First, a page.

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Omitting Observational Stays From Readmission Measures Hurts Quality Measurement

May 31, 2018

A recent commentary in the New England Journal of Medicine explained how omitting outpatient observational hospital stays from readmission measures is skewing quality care measurements.

“Commercial payers and state Medicaid agencies have increasingly [required] hospitals to report data on readmissions and by occasionally linking reimbursement and purchasing agreements to performance,” Amber K Sabbatini, MD, MPH, of the Department of Emergency Medicine at the University of Washington, and Brad Wright, PhD, of the Department of Health Management and Policy at the University of Iowa, wrote. “Consequently, although experts continue to challenge the usefulness of readmission rates for assessing quality of care, the rates are now broadly accepted as a measure of hospital quality by payers and policymakers.”

Drs Sabbatini and Wright explained that observational stays make up a significant proportion of unscheduled hospital visits; however they are billed as outpatient services. Furthermore, this care is very similar to normal hospitalization.

“As payers have discouraged short inpatient hospitalizations in an effort to reduce low-value care, providers are increasingly relying on observation stays as an alternative,” they wrote.

Drs Sabbatini and Wright further explained that the failure to capture these observational stays has a significant impact on the way quality measurements regarding readmissions are reported. According to their commentary, observational stays are not index events—meaning that these patients are not followed to determine whether they make additional contacts with hospital providers after discharge. Additionally, these stays do not count as part of the 30-day readmission equation.

“Unscheduled hospitalizations billed as observation stays are missing from both the numerator and the denominator of the readmission-rate equation, which omits critical information about the quality of care transitions for many patients hospitalized for acute conditions,” they wrote.

They studied data from between 2007 and 2015 from the Truven Health Analytics MarketScan Commercial Claims and Encounters Database. They extracted claims for indexed ED visits that resulted in observational stays and followed these patients to measure 30-day readmission trends. These data were used to compare observational stay readmission trends to inpatient stay readmission trends.

Drs Sabbatini and Wright found that while inpatient readmissions decreased from 17.8% to 15.5% during the study period, 30-day readmissions after an outpatient observational stay increased from 10.9% to 14.8%. Furthermore, they found that repeat observational stays increased from 3.6% to 6.9%.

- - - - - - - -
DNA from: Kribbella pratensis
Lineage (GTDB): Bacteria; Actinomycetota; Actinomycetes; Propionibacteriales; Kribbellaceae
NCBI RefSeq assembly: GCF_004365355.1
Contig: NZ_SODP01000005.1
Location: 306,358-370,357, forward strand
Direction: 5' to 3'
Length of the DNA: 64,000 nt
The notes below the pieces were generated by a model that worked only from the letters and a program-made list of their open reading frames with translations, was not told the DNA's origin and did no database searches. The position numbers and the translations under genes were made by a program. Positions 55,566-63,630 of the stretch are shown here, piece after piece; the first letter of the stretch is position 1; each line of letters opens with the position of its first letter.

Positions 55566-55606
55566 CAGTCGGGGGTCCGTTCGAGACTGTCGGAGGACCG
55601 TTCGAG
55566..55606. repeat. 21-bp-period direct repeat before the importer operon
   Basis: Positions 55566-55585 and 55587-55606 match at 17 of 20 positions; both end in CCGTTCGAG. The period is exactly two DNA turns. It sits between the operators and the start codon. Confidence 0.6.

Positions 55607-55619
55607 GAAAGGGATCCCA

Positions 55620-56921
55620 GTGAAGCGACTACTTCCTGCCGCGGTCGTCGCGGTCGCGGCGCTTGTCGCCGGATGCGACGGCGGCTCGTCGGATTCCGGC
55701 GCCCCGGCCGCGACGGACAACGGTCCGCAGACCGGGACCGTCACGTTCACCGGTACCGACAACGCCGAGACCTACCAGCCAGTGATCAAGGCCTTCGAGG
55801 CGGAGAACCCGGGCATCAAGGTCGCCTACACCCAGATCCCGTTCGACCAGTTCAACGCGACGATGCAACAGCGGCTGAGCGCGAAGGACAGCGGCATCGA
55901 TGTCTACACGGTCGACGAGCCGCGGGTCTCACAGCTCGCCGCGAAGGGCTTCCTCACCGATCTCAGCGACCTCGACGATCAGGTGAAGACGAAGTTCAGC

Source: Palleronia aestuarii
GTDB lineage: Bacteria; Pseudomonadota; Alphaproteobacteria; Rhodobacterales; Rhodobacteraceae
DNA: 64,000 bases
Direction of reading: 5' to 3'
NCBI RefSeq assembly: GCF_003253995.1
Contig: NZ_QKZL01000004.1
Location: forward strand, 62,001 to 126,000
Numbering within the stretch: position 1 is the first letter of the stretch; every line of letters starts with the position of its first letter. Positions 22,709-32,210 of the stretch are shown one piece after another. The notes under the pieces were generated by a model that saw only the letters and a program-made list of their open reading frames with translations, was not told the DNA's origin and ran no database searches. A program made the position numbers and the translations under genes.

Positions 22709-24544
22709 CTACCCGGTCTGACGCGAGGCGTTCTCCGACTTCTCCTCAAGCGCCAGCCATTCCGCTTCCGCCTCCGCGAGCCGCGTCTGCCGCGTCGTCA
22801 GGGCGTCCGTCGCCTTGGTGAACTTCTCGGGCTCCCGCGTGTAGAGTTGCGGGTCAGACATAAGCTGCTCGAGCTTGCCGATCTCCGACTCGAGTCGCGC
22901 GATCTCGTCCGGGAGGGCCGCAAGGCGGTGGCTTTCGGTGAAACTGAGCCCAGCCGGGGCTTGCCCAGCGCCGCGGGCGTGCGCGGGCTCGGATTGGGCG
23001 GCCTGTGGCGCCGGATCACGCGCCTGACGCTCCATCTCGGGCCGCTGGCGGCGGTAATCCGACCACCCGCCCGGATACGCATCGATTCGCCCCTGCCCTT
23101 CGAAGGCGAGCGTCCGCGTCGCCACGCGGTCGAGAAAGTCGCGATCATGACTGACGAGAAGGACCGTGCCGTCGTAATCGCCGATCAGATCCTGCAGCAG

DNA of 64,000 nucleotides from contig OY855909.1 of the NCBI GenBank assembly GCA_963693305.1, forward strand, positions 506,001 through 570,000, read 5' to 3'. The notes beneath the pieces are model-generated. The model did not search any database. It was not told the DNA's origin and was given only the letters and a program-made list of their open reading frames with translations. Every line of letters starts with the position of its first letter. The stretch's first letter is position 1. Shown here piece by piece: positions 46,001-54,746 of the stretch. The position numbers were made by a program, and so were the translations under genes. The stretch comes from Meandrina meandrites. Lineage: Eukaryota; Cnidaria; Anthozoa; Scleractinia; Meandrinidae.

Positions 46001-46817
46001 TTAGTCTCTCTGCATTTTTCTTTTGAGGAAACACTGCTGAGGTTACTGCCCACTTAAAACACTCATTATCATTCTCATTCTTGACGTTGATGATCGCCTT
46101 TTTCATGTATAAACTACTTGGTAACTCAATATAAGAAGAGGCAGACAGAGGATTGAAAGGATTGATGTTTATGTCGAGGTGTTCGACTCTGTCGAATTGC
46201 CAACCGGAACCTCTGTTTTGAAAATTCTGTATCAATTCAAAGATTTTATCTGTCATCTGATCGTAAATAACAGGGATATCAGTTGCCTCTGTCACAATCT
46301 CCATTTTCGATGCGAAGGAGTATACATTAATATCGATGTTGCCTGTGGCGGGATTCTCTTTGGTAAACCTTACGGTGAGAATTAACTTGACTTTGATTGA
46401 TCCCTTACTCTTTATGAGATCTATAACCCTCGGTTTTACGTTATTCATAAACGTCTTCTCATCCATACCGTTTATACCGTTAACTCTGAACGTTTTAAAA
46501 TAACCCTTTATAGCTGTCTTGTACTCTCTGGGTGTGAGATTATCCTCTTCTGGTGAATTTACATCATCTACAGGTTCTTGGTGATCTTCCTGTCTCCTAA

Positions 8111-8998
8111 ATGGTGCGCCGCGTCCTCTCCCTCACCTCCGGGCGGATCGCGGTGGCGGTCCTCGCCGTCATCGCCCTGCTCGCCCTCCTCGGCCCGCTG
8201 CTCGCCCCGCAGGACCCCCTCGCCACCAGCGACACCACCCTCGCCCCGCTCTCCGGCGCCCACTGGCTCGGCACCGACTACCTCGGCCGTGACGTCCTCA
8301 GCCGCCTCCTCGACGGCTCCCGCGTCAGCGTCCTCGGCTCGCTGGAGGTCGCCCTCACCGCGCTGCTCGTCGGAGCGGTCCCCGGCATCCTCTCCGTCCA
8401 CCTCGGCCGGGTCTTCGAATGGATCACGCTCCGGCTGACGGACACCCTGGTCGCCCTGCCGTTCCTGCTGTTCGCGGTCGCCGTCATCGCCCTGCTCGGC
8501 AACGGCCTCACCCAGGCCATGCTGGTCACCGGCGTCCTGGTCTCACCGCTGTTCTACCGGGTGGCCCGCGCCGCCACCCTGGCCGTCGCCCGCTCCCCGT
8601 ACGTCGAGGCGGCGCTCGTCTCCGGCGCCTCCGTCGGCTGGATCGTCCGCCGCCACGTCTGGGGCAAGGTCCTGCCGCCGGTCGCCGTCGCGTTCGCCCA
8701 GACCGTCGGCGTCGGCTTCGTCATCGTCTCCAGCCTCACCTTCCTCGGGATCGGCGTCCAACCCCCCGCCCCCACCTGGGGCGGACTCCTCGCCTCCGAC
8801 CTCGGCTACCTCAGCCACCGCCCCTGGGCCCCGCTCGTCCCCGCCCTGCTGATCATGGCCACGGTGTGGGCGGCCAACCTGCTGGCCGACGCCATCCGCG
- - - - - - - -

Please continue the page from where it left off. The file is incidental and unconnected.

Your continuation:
They posited that this increase could be the result of poor care-coordination resources for patients in observational care.

“Fewer care-coordination resources are available to patients hospitalized under observation than to those admitted as inpatients,” they wrote. “As hospitals focus on reducing readmissions among inpatients, patients hospitalized under observation may not be receiving the same level of discharge planning, care coordination, and expedited follow-up appointments.” 

Drs Sabbatini and Wright concluded that observational stays need to be considered as part of 30-day readmission quality measurements in order to ensure that hospitals focus the same amount of resources on preventing readmissions in these patients.

“We believe the need for high-quality care transitions after an unscheduled hospitalization does not depend on whether a hospital can bill for that admission as an observation stay or an inpatient admission,” they concluded. “All patients with an acute condition require timely and coordinated care. Moreover, there is no reason to think that a repeat observation stay is any less preventable or less reflective of the quality of care transitions than an inpatient readmission. Although repeat observation stays cost payers less than inpatient readmissions, they still represent excess costs for the health care system and are meaningful for patients.”

David Costill

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